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Local farmers leaning toward lentils and early optimism

Farmers in southeast Saskatchewan aren’t going to swing too far away from their producer counterparts across Canada this spring according to information received from the local fields.

Farmers in southeast Saskatchewan aren’t going to swing too far away from their producer counterparts across Canada this spring according to information received from the local fields. 

Statistics Canada reported last week that Canadian farmers intend to plant more barley and corn for grain in 2016 and will devote less acreage to wheat, canola, soybeans and oats. 

Sherri Roberts, a crop specialist for the provincial Ministry of Agriculture, said from her Weyburn office on April 22, that local producers are leaning more heavily toward lentils and field peas, but, as Stats Canada predicted, they’re shying away from soybeans a little bit but will be bumping up their forage corn production, as predicted. 

“It’s all market driven at this stage,” said Roberts, who noted that local farmers are in the field, some of them doing some seeding while others are rock picking and spraying granular weed controls. She said that had been going on for a couple of weeks already and she had seen farmers in the field, doing some seeding in the Lang, Oxbow, Fillmore and Minton regions. 

Unlike their Canadian counterparts though, southeast Saskatchewan farmers may not be steering away from canola, perhaps anticipating a rebound in prices between now and late August. 

“Canola supplies could go down more quickly, more dramatically, which will jump prices,” said Roberts. 

As far as she can determine, lentils will rule the day, not only on southern Saskatchewan farms, but also around the globe. 

“I hear lentil acreage is going up by 10 million acres this year and up as much as 75 per cent in the United States,” she said. 

Canary seed, which is now opening up for human consumption is also “getting easier to work with,” said Roberts, noting that traditionally canary seed can leave producers with irritating skin conditions when they work with it over a period of time in large volumes. But recent canary seed breeds have removed that factor and, she said, it’s an excellent crop to put into a rotation. So it could gain approval, at least on the lower side of the cropping acreages put into, what some describe as, non-traditional crops. Another crop that comes under that banner are sunflowers. Roberts said she is predicting some significant acreage in that crop this year with farmers in the Weyburn and Arcola areas especially telling her that’s one direction they are heading with some good varieties now available to try, and a plentiful supply of seed.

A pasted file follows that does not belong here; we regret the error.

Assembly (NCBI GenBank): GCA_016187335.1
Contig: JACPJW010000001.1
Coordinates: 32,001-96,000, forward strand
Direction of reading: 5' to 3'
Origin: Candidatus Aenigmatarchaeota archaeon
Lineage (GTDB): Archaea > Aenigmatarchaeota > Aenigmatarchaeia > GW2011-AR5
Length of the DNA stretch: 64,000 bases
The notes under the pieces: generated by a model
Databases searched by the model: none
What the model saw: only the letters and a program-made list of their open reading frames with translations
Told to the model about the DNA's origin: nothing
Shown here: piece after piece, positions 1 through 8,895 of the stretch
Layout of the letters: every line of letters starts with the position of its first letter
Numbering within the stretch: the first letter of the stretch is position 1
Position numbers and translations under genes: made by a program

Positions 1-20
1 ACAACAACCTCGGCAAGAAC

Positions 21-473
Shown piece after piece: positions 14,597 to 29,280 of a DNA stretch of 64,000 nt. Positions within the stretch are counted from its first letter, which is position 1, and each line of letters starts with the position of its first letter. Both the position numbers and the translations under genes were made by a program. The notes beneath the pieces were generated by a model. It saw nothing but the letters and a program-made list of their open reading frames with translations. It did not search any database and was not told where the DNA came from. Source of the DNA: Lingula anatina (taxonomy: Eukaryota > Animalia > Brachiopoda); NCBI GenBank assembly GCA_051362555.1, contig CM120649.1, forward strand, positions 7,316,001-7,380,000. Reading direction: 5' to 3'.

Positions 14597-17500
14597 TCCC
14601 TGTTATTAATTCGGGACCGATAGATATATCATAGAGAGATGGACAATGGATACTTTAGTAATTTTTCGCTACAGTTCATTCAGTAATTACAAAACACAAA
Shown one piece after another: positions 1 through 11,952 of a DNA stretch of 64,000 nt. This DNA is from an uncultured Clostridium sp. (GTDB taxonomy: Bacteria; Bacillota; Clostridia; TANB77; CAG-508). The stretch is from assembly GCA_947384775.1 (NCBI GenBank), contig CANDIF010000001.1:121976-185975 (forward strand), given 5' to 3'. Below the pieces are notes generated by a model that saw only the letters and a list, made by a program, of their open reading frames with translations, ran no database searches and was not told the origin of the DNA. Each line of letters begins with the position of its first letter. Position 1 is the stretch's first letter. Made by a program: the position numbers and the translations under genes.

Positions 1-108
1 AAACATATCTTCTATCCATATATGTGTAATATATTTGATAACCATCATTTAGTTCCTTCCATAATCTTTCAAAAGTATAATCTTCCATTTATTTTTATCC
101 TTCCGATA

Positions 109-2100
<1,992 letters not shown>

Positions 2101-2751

And seed supply is a big issue. In fact, she said, those intending to plant lentils this year, but don’t have their seed on hand already, may be out of luck, thanks to the huge demand. 

Pre-emergent weed control materials and supplies for lentils will also be in high demand and maybe unavailable by this time.

Flax crops could be a question mark this spring. There aren’t any new contracts for hemp this year, which could affect decision-making in that area since it is a by-product. 

“I’m not hearing any grumbling out there. We had one good rain. It could be a good growing season again. Forage could be good even though there hasn’t been that much rain lately and, of course, nothing much in terms of runoff.”

Roberts said the ideal situation now would be for “a lot of sunshine and heat for right now, followed by a bit of rain,” she said with a chuckle. 

If that happens, there probably won’t be any grumblers at all … as long as the commodity prices stay firm or creep up a bit. 

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